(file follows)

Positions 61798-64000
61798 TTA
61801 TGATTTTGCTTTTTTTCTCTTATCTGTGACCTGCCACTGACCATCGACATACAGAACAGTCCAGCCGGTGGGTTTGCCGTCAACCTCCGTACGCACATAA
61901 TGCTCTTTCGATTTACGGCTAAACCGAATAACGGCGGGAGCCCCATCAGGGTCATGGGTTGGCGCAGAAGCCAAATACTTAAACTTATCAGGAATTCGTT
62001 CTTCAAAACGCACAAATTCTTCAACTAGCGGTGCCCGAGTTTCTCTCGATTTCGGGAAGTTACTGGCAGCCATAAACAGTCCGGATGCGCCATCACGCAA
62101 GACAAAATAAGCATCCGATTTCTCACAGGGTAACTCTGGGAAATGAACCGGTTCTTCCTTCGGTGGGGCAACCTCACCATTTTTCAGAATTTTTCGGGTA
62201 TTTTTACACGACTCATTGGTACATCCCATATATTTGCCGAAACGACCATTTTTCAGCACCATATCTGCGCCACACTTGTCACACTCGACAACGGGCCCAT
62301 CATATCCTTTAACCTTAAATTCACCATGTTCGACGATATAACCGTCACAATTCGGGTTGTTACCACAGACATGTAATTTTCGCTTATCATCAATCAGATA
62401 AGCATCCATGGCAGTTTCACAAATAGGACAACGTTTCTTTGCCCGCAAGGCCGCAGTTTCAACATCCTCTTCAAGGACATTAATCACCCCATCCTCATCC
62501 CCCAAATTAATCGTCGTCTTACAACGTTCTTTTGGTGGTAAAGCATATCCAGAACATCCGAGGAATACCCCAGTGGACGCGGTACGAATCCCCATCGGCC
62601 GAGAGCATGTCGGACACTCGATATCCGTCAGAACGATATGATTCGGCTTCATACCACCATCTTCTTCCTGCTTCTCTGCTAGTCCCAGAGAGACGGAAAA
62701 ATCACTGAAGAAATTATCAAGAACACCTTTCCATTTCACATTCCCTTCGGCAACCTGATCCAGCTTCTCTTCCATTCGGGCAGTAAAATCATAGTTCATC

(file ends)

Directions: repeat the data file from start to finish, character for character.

Positions 61798-64000
61798 TTA
61801 TGATTTTGCTTTTTTTCTCTTATCTGTGACCTGCCACTGACCATCGACATACAGAACAGTCCAGCCGGTGGGTTTGCCGTCAACCTCCGTACGCACATAA
61901 TGCTCTTTCGATTTACGGCTAAACCGAATAACGGCGGGAGCCCCATCAGGGTCATGGGTTGGCGCAGAAGCCAAATACTTAAACTTATCAGGAATTCGTT
62001 CTTCAAAACGCACAAATTCTTCAACTAGCGGTGCCCGAGTTTCTCTCGATTTCGGGAAGTTACTGGCAGCCATAAACAGTCCGGATGCGCCATCACGCAA
62101 GACAAAATAAGCATCCGATTTCTCACAGGGTAACTCTGGGAAATGAACCGGTTCTTCCTTCGGTGGGGCAACCTCACCATTTTTCAGAATTTTTCGGGTA
62201 TTTTTACACGACTCATTGGTACATCCCATATATTTGCCGAAACGACCATTTTTCAGCACCATATCTGCGCCACACTTGTCACACTCGACAACGGGCCCAT
62301 CATATCCTTTAACCTTAAATTCACCATGTTCGACGATATAACCGTCACAATTCGGGTTGTTACCACAGACATGTAATTTTCGCTTATCATCAATCAGATA
62401 AGCATCCATGGCAGTTTCACAAATAGGACAACGTTTCTTTGCCCGCAAGGCCGCAGTTTCAACATCCTCTTCAAGGACATTAATCACCCCATCCTCATCC
62501 CCCAAATTAATCGTCGTCTTACAACGTTCTTTTGGTGGTAAAGCATATCCAGAACATCCGAGGAATACCCCAGTGGACGCGGTACGAATCCCCATCGGCC
62601 GAGAGCATGTCGGACACTCGATATCCGTCAGAACGATATGATTCGGCTTCATACCACCATCTTCTTCCTGCTTCTCTGCTAGTCCCAGAGAGACGGAAAA
62701 ATCACTGAAGAAATTATCAAGAACACCTTTCCATTTCACATTCCCTTCGGCAACCTGATCCAGCTTCTCTTCCATTCGGGCAGTAAAATCATAGTTCATC